BARBARA LEWIS: WORKIN' ON A GROOVY THING (1968)
1) I'll Keep Believin'; 2) Workin' On A Groovy Thing; 3) Make Me Your Baby; 4) Girls Need Loving Care; 5) I Remember The Feeling; 6) Baby What Do You Want Me To Do; 7) Make Me Belong To You; 8) Love Makes The World Go Round; 9) I'll Make Him Love Me; 10) Only All The Time; 11) Sho-Nuff (It's Got To Be Your Love); 12) Thankful For What I Got.
Well, one thing is for sure: Barbara's last LP for Atlantic sounds like a mix of industrial avantgarde and grindcore metal... next to It's Magic, that is. At the very least, they had the sense to tone down some of the sugary sweetness and give her a wee bit more of an R'n'B groove and a merry pop swing. They even allowed her to include one of her own songs at the end of the album (ʽThankfulʼ) — a nice gesture, considering that she'd been precluded from that since 1963; given that her own songwriting talents have always been comparable to those of the songwriters she had to cover, this discrimination was really uncomfortable.
That said, the record is still anything but great. Essentially, it is assembled from various singles stretching all the way back to 1965; the earliest inclusion is Helen Miller's ʽMake Me Your Babyʼ (already discussed in the previous review), and the next one, from 1966, is Billy Vera's ʽMake Me Belong To Youʼ, originally recorded by Helen Shapiro — as usual, Barbara's fragile and delicate voice puts the emphasis on vulnerability and pleading, where Shapiro's version was more of a power strike. ʽBaby What Do You Want Me To Doʼ is not the Jimmy Reed song, but a lush folk-pop tune written by Grant Higgins and featuring nothing but atmosphere (Barbara's voice, strings, and a quiet brass section should be enough for perfection, right?). Probably the catchiest number is the upbeat, jokey ʽOnly All The Timeʼ, with an unusually carnivalesque arrangement for Barbara, including ukulele, honky tonk piano, and trombone; and probably the best number is ʽSho-Nuffʼ, because it finally adds some real «bottom» to the music, with a strong bassline and an authentic R'n'B feel (unfortunately, one that also calls for a more powerful singer).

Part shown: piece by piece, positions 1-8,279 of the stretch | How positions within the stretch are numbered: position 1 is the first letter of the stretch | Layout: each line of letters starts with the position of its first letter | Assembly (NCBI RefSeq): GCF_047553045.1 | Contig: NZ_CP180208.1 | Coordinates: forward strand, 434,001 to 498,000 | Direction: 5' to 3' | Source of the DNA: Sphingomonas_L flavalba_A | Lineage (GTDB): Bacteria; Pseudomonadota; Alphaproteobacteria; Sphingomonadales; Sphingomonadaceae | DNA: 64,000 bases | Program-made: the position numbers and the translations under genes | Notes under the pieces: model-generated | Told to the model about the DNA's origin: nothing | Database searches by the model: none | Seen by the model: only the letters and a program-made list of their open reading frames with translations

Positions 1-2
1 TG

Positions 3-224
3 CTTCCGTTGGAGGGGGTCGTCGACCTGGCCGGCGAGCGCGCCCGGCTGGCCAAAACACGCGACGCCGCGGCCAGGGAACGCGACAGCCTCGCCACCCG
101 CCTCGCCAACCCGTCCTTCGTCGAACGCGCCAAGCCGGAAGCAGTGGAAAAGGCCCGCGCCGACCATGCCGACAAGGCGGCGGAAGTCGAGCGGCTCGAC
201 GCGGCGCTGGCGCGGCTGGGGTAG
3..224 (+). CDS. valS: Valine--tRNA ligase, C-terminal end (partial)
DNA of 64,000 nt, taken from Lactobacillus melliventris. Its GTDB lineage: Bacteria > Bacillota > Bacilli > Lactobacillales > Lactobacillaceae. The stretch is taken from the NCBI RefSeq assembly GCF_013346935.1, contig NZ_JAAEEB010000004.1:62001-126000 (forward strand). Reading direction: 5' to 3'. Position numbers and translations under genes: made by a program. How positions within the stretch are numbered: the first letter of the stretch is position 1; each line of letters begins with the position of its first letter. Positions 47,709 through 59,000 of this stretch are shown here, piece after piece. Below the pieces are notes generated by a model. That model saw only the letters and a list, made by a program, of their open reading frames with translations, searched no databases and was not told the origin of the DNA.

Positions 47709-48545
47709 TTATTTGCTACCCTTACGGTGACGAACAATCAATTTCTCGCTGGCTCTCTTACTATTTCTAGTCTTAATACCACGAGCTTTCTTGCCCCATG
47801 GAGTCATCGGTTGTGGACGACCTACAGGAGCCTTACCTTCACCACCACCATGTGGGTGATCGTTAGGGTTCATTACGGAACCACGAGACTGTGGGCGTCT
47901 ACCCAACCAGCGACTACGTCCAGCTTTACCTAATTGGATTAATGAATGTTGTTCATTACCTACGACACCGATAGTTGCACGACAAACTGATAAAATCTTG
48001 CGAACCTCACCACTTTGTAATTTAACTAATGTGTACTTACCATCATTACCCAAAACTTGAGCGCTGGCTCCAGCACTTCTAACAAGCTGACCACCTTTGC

Anyway, the good news is that we are not emulating Doris Day any more; the bad news is that all of this is still quite formulaic, and the songs are almost never memorable. It remains unclear if we should thank Atlantic for loyally protecting Barbara throughout all that decade, or if we should accuse them of underplaying her talents, saddling her with inferior material, and not letting her develop as an original songwriter — regardless, the fact is that they finally let her go after this record, which, honestly, sounded about as «modern» even by the contemporary standards of mainstream R&B in 1968 as would a blues record by, say, Alberta Hunter. Surprisingly, though, the story does not end then and there, as there was one last chapter to it.